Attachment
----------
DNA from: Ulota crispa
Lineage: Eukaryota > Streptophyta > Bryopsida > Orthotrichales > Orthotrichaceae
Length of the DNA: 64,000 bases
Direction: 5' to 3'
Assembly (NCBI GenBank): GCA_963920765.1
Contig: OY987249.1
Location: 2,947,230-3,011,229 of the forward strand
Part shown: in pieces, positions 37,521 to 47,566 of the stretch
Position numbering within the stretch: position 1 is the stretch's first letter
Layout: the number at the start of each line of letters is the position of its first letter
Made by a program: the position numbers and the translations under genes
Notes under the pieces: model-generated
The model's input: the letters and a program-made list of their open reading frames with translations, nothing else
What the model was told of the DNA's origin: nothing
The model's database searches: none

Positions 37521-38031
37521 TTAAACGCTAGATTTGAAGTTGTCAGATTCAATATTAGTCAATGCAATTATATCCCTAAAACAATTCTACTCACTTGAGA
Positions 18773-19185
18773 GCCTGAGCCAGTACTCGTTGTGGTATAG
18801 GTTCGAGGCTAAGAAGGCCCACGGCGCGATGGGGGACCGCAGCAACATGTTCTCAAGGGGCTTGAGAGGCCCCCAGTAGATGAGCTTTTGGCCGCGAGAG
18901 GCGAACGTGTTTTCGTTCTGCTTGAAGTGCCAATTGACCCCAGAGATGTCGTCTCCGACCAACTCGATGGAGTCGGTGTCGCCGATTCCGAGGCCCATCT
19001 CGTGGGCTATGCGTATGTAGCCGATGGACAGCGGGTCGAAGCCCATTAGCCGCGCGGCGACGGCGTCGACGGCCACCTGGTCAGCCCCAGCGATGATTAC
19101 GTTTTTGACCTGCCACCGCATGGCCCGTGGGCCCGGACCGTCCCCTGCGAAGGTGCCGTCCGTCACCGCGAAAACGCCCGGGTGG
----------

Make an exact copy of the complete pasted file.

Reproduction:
DNA from: Ulota crispa
Lineage: Eukaryota > Streptophyta > Bryopsida > Orthotrichales > Orthotrichaceae
Length of the DNA: 64,000 bases
Direction: 5' to 3'
Assembly (NCBI GenBank): GCA_963920765.1
Contig: OY987249.1
Location: 2,947,230-3,011,229 of the forward strand
Part shown: in pieces, positions 37,521 to 47,566 of the stretch
Position numbering within the stretch: position 1 is the stretch's first letter
Layout: the number at the start of each line of letters is the position of its first letter
Made by a program: the position numbers and the translations under genes
Notes under the pieces: model-generated
The model's input: the letters and a program-made list of their open reading frames with translations, nothing else
What the model was told of the DNA's origin: nothing
The model's database searches: none

Positions 37521-38031
37521 TTAAACGCTAGATTTGAAGTTGTCAGATTCAATATTAGTCAATGCAATTATATCCCTAAAACAATTCTACTCACTTGAGA
Positions 18773-19185
18773 GCCTGAGCCAGTACTCGTTGTGGTATAG
18801 GTTCGAGGCTAAGAAGGCCCACGGCGCGATGGGGGACCGCAGCAACATGTTCTCAAGGGGCTTGAGAGGCCCCCAGTAGATGAGCTTTTGGCCGCGAGAG
18901 GCGAACGTGTTTTCGTTCTGCTTGAAGTGCCAATTGACCCCAGAGATGTCGTCTCCGACCAACTCGATGGAGTCGGTGTCGCCGATTCCGAGGCCCATCT
19001 CGTGGGCTATGCGTATGTAGCCGATGGACAGCGGGTCGAAGCCCATTAGCCGCGCGGCGACGGCGTCGACGGCCACCTGGTCAGCCCCAGCGATGATTAC
19101 GTTTTTGACCTGCCACCGCATGGCCCGTGGGCCCGGACCGTCCCCTGCGAAGGTGCCGTCCGTCACCGCGAAAACGCCCGGGTGG